Pietro Marcello’s exquisite follow-up to Martin Eden (2019) is a multilayered documentary on the famed Italian singer Lucio Dalla. Bowing in Berlinale Special, For Lucio can be seen as a direct continuation of Marcello’s previous works in documentary form, which were distinguished by the filmmaker’s skill in finding poetry in archival footage and playing with film texture in unexpected ways. This new addition to the director’s oeuvre is likely to enjoy an extensive festival run, much like his earlier documentaries. In For Lucio, Marcello once again recycles old photographs, still images, archival materials, and interview excerpts in a surprising, highly inventive collage. Accompanied by a series of wonderful songs by Lucio Dalla himself, the wealth of material on display here is interwoven with new interviews Marcello conducted with Dalla’s long-time manager Umberto Righi (nicknamed Tobia) and childhood friend Stefano Bonaga. Righi and Bonaga even appear in a lengthy restaurant scene, eating pasta while chatting about their memories of Lucio.
Dalla is a unique figure who has long fascinated Marcello, and the filmmaker’s treatment is suitably unusual, avoiding the trappings of biography and moving freely between various aspects of Lucio’s personal and professional lives. Lucio is portrayed as an immensely talented, yet conflicted musician who often struggled with the gap between his artistic aspirations and the expectations of his audience. He developed a fresh combination of jazz and Mediterranean folk music, using his art as an increasingly political form, but also enjoyed commercial success as an artist with broad mainstream appeal. While tracing Lucio’s artistic trajectory, Marcello highlights his collaboration with poet Roberto Roversi, who penned the lyrics for many of Dalla’s best-known songs. Roversi’s skillful incorporation of left-wing politics in his poetry makes him a perfect match for Lucio, whose songs often explore the working-class experience in once-rural parts of Italy.
This theme also forms the backbone of Marcello’s documentary. Above all, For Lucio is a portrayal of working-class struggle in the face of Italy’s industrial transformation. Bologna, where both Lucio Dalla and Roberto Roversi hailed from, is presented as a city whose provincial culture is irretrievably lost because of rapid industrialization and urban development. Marcello often moves away from Lucio’s story and devotes considerable screen time to beautifully grainy images of factory workers, ordinary citizens, those who find it difficult to keep up with the changing times. This socioeconomic layer of the film is further enriched by archival footage depicting key historical events, such as the opening of a massive Fiat automobile factory and the 1980 bomb attack that killed dozens in a train station in Bologna. Through such sequences, Marcello combines Lucio’s personal story with the tumultuous times he witnessed, creating a multifaceted portrait. While the ambition of Marcello’s approach is certainly to be lauded, perhaps a longer running time, with more details or contextual information about the political layer of the film, would be beneficial for viewers unfamiliar with Italian political history. Running 79 minutes, For Lucio works best as a creative mood piece, but leaves one craving more when it comes to social commentary about Italy’s post-World War II recovery and its cost for the rural working class.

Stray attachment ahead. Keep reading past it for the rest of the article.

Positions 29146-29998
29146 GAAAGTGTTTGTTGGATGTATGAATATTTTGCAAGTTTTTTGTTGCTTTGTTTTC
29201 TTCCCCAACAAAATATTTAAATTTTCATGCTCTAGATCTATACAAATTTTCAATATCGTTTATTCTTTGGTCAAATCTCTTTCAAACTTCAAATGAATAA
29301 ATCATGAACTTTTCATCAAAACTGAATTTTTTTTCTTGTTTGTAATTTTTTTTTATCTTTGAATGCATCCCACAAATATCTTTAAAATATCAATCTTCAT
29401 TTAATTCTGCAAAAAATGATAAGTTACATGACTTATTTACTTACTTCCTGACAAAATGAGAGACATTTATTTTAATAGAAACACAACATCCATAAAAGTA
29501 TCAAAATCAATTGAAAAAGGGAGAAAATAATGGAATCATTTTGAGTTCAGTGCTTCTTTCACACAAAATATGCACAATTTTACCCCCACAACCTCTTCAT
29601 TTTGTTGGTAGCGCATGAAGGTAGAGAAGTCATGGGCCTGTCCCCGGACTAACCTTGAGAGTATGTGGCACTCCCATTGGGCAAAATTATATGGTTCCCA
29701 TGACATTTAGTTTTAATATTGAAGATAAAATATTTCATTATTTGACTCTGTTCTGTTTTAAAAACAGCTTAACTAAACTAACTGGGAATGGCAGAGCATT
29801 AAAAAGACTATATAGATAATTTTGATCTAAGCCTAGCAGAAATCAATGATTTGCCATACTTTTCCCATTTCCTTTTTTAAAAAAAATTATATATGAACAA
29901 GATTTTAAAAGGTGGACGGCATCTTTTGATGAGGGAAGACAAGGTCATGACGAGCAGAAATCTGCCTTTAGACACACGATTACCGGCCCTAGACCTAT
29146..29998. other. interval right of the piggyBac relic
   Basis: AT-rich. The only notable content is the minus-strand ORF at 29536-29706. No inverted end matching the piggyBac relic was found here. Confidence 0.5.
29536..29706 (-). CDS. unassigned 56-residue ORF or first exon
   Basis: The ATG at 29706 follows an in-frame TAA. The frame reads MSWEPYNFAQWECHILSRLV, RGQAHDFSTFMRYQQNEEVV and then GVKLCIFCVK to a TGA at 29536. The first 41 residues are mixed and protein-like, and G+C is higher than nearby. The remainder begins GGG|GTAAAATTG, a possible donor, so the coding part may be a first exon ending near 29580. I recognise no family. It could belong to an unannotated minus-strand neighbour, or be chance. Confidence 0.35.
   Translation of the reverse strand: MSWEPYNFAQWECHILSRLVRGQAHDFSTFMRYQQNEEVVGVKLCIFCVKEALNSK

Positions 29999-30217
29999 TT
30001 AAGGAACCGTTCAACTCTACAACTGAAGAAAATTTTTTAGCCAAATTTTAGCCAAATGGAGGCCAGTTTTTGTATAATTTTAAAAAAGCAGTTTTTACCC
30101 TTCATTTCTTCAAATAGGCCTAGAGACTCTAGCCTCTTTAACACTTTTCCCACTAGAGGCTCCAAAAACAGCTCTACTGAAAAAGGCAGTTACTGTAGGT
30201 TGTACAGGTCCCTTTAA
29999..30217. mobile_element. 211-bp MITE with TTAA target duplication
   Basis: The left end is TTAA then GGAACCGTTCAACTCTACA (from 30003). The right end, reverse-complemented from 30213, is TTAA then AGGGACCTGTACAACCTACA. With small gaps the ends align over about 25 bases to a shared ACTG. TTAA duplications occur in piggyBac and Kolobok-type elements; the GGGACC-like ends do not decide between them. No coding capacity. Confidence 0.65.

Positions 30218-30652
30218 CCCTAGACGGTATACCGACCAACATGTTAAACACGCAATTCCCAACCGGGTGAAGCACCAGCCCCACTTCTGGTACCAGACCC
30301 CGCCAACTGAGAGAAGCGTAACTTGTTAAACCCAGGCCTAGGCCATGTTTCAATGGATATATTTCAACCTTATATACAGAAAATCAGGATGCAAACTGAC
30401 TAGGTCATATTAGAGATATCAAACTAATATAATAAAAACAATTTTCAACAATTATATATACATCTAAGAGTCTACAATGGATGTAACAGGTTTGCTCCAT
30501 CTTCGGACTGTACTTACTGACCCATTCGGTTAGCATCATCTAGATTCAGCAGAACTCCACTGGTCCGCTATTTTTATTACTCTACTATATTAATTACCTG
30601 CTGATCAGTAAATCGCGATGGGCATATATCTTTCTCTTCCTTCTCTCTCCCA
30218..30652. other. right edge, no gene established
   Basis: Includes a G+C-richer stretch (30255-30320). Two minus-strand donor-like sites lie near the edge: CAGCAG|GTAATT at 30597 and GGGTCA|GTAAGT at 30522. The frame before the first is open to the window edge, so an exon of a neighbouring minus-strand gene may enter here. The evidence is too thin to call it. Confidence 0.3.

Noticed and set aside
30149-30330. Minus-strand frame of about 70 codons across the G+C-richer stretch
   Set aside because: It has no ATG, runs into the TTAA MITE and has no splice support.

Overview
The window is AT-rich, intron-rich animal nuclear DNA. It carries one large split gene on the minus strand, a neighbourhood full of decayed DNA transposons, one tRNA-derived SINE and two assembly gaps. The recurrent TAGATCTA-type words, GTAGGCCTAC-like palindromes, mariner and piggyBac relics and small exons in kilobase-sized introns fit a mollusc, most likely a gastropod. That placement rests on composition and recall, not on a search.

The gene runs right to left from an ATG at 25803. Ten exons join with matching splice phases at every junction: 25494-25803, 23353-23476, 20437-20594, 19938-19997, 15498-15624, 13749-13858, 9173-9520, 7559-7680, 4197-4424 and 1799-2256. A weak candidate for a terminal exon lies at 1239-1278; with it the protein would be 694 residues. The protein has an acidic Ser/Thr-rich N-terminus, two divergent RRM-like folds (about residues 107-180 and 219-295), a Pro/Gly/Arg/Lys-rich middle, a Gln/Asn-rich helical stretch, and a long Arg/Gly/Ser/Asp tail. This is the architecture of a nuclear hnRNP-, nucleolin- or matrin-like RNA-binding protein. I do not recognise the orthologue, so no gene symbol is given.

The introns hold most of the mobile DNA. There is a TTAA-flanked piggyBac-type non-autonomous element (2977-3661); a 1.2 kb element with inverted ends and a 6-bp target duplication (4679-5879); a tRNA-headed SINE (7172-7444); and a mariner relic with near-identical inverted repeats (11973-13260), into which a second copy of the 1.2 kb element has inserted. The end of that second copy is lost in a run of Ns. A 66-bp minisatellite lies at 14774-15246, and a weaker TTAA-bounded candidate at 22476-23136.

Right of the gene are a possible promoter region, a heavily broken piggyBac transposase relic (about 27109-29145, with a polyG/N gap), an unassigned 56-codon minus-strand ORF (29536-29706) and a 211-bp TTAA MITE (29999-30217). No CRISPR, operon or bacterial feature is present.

Featuring a lovely archival cameo by Ingrid Bergman, For Lucio is both an inventive portrait of a great artist and a politically-charged document about significant historical events. Perhaps Marcello’s greatest achievement in the film is the extraordinary fluidity of his direction, his ability to join these two dimensions in an organic, seamless, and evocative manner. While the appeal of the film for Lucio Dalla fans is obvious, other admirers of Marcello’s work in and outside Italy will find much to appreciate here as well.